Plaintiffs say that this kind of marketing deliberately conceals the display heels.
"The pixel summons is rooted in improperly deploying the products" Displays that do not use real-world screens "," Attorneys for Prosecutor Christian Sponchiado and Courtney Davis wrote in a filing with the U.S. District Court of Northern Districting of California, viewed by AppleInsider . "The plaintiff's nominal display pixel resolution counts misleading counter fake pixels as if they were real pixels. This contrasts with all other iPhone phones whose Shake Comparer directly compares with the iPhone X screen in an attempt to mislead consumers to believe that iPhone X has more pixels (and better screen resolution) than it actually does. "
Both size and resolution are misrepresented since Apple ignores the hack and rounded corners the phones have. Prosecutors. The company markets the products as if they were not different from devices like iPhone 8, which has a shameless rectangular display, but it tells app developers to design for "safe areas" on X Series iPhones that cater to physical limitations and iOS status bar.
The "fake pixels" referred to in the suit are those with two or fewer subpixels. Only those with red, green and blue sub pixels are allegedly counting as "real" pixels, but this also discounts many televisions containing extra white subpixels, which effectively provide counts up to four subpixels per pixel.
The cost further charges that Apple uses misleading marketing images, such as depicting iPhone XS and XS Max with wallpapers that surround their notches with black so that they blend in. By referring to text like "It's all happening but "and the use of misleading background, the clothes also intentionally ignore the other pictures on the sales page as prominently show hack.
In view of discussions about the notch since it was revealed, much less its presence in the store where it was purchased by the plaintiffs, it is practically impossible for them not to have known about existence.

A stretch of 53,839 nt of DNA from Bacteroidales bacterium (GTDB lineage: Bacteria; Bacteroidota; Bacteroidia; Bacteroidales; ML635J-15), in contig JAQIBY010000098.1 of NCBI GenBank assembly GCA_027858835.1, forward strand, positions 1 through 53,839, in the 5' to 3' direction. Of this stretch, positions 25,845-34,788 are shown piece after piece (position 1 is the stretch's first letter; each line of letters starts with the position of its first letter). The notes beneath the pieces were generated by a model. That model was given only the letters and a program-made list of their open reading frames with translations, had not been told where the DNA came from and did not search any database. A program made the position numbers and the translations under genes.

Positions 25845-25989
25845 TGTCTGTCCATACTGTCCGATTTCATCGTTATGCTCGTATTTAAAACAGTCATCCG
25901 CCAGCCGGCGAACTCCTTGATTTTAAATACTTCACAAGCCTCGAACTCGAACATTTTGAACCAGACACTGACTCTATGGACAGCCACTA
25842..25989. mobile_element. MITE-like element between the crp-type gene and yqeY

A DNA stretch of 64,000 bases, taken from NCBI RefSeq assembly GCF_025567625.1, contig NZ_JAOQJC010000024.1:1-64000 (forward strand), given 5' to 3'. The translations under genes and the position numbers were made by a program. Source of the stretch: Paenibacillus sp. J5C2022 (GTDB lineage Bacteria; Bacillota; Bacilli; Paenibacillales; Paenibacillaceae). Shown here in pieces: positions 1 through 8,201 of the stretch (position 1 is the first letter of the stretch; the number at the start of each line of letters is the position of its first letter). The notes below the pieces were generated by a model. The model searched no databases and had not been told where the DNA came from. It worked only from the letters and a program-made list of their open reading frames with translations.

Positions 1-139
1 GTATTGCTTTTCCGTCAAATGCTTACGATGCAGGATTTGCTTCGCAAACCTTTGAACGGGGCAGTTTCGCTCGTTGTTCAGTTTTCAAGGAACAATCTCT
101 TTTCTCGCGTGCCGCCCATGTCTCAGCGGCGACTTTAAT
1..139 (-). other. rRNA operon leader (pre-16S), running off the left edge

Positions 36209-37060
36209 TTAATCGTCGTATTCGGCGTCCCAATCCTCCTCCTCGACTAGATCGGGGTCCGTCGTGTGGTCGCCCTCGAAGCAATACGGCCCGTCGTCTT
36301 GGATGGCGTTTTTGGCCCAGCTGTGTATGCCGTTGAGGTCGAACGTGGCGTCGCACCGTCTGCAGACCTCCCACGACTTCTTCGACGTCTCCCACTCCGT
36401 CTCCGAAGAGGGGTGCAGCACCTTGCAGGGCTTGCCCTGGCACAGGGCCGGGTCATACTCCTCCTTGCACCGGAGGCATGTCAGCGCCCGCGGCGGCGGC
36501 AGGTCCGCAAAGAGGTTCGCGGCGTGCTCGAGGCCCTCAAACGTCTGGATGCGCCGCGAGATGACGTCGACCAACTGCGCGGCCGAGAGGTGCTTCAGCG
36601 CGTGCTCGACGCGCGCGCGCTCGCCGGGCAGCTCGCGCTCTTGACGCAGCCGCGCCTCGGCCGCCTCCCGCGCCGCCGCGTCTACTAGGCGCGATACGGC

At one point, Apple complains to be deceptive about the screen size of iPhone X, declared as 5.8 inches. According to archiving, the screen is actually "only about 5,66875 inches" and takes trouble with 5.8-inch measurement "explains that the screen has no rounded corners."
Shortly after this statement, the case claims an image that shows that "the phones themselves display their false diagonal screen sizes", with the Compare iPhone page on the Apple website that appears on the iPhone X screen. Also shown on the image next to the screen size is an asterisk, indicating further details is available down the page and explains how the measurement takes into account the corners.
The clothes call an assault against assault, plus claims paid to all who participate in the class action.
The complaint is unlikely to do so for the trial, as Apple will probably try to get it thrown or reach a settlement. The case still connects the company's legal issues, as it is a Chinese iPhone ban that has been won by Qualcomm, and a barrier of minor patent-related games, such as a FaceTime suit and auto-out voice messaging.